Where Are the Words – Perfect Picture Book Friday

As a fan of writing, including punctuation and puns, I got the biggest kick out of:

When we first encounter our hero, Period, that little piece of punctuation is inspired:

Period asks Paper and Pencil for a little help, but then realizes:

Enter Question Mark, who decides to—what do you think Question Mark does?

I’ll give you time to think….

As we follow along, Question Mark continues to pester Period with questions. Enter Exclamation Point, saying:

“I want to help too!”

At this point, I have only one quibble with the text. Where is comma??? Where is that pause, when you want it?

The banter between the punctuation marks , including Quotation Marks, Parentheses, and Colon, as they search for and find words, is hilarious, punny and spiked with visual gags.

In the end, they write their story, but decide that something is still missing! What do you think it is? I’ll give you a clue. Pencil can provide the answer.

And while I’m on the topic of pictures, the illustrator, Denise Holmes, brings these inanimate punctuation marks to life in wonderful, anthropomorphic ways. I wish my photos did the colors justice, as they are much more saturated than can be seen here.

Read this book to a classroom of kids (or to just one), and I guarantee they’ll be inspired to fill their paper with stories, proper punctuation, and pictures. I would, however, ask them to identify and use that one pesky piece of punctation that’s missing from this book, the comma.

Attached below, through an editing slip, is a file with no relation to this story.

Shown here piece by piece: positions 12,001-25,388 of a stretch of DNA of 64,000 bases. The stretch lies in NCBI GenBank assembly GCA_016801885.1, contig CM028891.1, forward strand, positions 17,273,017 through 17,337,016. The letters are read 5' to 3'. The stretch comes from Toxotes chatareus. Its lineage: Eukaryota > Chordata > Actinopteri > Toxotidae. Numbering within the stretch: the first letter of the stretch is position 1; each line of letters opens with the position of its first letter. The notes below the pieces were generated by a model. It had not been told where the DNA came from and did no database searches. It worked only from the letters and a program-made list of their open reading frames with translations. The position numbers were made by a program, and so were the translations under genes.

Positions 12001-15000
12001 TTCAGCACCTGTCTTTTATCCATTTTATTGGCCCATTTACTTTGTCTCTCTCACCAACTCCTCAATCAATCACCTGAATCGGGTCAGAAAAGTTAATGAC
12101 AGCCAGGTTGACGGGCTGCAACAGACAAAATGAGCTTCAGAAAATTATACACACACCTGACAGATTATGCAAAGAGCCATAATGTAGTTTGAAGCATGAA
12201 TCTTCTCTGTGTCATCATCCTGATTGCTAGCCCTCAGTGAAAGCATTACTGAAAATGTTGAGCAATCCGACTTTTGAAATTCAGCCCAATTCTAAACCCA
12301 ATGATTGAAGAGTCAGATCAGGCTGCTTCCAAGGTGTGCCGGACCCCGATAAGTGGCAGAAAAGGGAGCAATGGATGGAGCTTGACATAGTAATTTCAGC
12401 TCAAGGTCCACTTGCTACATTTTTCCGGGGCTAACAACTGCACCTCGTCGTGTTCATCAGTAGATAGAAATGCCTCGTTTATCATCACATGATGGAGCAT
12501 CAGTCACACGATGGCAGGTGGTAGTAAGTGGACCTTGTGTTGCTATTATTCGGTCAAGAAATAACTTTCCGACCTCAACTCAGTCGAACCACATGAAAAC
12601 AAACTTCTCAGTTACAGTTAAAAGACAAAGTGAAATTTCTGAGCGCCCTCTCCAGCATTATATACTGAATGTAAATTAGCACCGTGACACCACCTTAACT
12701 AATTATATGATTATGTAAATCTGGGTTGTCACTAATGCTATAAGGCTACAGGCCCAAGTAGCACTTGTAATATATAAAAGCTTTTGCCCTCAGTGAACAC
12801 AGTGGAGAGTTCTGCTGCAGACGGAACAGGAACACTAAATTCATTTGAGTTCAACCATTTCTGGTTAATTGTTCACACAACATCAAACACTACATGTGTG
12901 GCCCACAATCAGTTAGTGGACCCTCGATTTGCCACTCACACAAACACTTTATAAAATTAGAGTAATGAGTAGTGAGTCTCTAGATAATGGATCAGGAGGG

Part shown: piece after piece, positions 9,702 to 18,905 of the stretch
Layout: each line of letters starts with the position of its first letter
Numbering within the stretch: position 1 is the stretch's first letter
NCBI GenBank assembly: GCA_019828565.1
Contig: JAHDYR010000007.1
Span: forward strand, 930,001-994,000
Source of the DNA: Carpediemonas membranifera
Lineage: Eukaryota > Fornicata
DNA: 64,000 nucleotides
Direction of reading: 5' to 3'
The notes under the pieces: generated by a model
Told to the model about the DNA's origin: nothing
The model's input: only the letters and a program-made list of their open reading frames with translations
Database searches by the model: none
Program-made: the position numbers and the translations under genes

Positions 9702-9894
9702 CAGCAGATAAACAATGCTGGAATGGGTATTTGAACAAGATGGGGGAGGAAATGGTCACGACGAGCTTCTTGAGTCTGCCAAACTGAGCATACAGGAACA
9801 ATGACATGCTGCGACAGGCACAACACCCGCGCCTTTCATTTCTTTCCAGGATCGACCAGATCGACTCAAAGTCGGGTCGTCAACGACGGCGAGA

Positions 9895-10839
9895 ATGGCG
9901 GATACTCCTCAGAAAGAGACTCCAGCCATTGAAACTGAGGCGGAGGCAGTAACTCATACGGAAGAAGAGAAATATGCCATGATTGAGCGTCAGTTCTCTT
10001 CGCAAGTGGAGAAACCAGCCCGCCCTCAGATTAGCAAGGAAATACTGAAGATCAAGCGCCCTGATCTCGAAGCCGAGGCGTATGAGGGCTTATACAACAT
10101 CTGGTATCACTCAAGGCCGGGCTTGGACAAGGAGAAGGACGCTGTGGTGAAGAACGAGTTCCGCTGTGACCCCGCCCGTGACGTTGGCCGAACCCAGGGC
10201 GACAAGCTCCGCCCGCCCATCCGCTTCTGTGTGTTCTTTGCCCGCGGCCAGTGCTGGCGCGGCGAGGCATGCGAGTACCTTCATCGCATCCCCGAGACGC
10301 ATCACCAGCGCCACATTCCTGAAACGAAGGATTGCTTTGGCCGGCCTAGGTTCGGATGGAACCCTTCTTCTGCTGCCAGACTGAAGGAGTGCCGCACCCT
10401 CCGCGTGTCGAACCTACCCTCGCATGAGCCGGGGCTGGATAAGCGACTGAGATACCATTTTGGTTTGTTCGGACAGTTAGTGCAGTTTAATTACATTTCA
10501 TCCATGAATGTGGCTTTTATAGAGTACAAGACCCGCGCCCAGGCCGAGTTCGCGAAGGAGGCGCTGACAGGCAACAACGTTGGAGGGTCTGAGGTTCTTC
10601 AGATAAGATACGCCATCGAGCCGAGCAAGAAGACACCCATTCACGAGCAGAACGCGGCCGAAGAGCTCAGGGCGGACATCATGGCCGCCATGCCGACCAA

Happy Writing!

Title: Where Are the Words?

Author: Jodi McKay

Illustrator: Denise Holmes

Publisher: Albert Whitman & Company, 2016

Ages: K-3

22 thoughts on “Where Are the Words – Perfect Picture Book Friday

  1. Lady Fancifull says:

    Well, just maybe this is one for us big ones too. Because punctuation seems to have gone feral, generally, I’m appalled that even those of us who learned the rules properly an age ago, founder. I’m speaking personally here, and as one with a degree in Eng. Lit – but I find myself gauche and tongue-tied, like some socially inept pre-teen, in the presence of semi-colons and colons. How do I make meaningful conversation with them…I just don’t know what to say!

    • Jilanne Hoffmann says:

      Ah, yes, I believe semi-colons and colons should not be held responsible for their lack of user friendliness when it comes to conversation. And I believe your point about the feral qualities of punctuation, in general, is legitimate. What to do about all this? We cannot merely roll over and give in to the Tweeting down of communication. Perhaps mandatory re-reading of Strunk & White every year?

  2. Laura Fineberg Cooper says:

    Julianne: I love this review and look forward to reading the book. As a writer and ELA/SAT tutor, I spend a lot of time teaching punctuation. Boo boo about the missing comma! I’m such a fan of properly used commas and am thrilled to find a kindred spirit. I invite you to check out my post on Writer’s Rumpus called Commonly Confused Commas.

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